shall fall besides their wits,

And wish the hills to cover them

in these their frantick fits

No succour help nor comfort,

for them shall then appear.

Repent therefore &c.


The Seas and rivers Running

shall roar in grievous wise,

The Beasts in Pastures feeding,

shall st[r]ain forth grievous cryes,

The Skyes shall flame with fire,

the Earth wall [‘shall’ in other editions] burn so clear,

Repent, &c.


The glorious holy Angels

shall then their trumpets sound,

The dead shall hear their voices,

as they lye in the ground.

Then all the graves shall open,

and dead men shall appear,

Before the Lord in judgement;

the day it draweth near.


The Divel will be ready then,

each creature to accuse,

And shew how in their lifetime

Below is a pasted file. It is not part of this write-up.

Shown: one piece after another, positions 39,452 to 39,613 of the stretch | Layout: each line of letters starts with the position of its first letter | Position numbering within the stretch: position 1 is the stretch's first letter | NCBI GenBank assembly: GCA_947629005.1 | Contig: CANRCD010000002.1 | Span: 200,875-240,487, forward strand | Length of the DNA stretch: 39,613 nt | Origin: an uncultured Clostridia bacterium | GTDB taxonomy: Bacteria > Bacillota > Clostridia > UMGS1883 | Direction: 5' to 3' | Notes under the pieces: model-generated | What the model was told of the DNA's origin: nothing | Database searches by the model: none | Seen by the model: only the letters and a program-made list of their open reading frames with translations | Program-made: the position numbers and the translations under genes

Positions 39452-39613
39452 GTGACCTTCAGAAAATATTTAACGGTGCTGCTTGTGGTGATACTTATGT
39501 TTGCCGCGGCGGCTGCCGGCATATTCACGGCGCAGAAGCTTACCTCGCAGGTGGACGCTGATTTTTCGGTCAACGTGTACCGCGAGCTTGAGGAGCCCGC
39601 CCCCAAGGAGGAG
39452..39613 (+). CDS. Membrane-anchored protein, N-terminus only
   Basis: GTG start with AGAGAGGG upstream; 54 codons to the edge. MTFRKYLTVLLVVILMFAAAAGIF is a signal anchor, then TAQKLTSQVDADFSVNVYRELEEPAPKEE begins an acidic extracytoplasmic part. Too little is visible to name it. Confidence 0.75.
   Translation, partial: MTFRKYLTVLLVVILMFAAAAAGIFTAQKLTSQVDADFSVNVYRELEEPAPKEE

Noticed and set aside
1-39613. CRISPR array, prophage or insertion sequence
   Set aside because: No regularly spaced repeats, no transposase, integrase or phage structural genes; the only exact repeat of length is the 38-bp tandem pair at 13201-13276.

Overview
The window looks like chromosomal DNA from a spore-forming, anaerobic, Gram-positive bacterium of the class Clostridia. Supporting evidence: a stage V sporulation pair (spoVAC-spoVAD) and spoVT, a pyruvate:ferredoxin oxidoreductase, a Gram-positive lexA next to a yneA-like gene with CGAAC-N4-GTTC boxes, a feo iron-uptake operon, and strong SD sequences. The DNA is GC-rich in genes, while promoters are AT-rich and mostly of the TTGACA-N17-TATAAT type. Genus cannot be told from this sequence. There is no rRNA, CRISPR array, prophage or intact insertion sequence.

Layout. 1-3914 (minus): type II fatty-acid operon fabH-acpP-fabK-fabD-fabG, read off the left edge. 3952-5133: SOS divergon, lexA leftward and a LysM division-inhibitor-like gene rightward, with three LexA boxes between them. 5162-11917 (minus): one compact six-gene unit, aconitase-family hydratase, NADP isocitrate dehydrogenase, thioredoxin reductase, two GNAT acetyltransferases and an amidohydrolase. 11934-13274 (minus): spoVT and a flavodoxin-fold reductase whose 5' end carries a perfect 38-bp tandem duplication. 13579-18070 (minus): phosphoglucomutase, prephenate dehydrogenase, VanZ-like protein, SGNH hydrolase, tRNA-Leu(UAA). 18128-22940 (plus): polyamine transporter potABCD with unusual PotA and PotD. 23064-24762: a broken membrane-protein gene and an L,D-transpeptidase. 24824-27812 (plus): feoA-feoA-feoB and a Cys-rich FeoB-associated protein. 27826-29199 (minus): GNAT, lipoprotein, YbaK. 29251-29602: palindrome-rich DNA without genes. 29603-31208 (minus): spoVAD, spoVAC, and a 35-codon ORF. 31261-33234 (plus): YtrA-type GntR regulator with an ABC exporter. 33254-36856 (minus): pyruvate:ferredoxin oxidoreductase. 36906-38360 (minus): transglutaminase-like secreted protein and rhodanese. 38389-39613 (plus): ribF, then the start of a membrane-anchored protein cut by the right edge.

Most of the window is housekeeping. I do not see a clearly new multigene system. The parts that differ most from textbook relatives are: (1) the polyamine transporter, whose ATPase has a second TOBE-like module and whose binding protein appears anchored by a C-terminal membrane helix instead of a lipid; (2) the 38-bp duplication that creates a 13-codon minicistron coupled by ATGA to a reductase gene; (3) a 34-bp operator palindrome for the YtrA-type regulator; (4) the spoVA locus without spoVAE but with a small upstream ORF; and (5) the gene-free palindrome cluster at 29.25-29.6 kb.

they did themselves abuse,

And every mans own conscience,

for witness shall appear.

Repent, &c.


The works of every creature

their thoughts and deeds I say,

Shall follow them together,

in that most dreadful day.

And no respect of persons

shall at that day appear.

Repent therefore O England,

the day it draweth neere.


But such as have done justly

shall wear the Crown of life

The wicked shall be damned,

to sorrow, pain and grief.

In boyling brands of brimstone,

with doleful heavy chear,

Repent, &c.


But wo unto that woman,

which then with child shall go

And to the silly Nurses,

which do give suck also.

When as the day of judgement,

so grievous shall appear.

Repent, &c.


And pray with tears most constant

unto the Lord of might,

That in the frozen winter,

you do not take your flight,

Nor that upon the Sabbath

that perill do appear.

Repent, &c.


Let all good Christian people,

repent therefore in time,

And from their hearts lamenting,

each former grievous crime.

Prepare themselves with gladness,

to watch when Christ shall come

The trumpet [‘trump’ in other editions] shall sound on sudden

and no man knows how soon.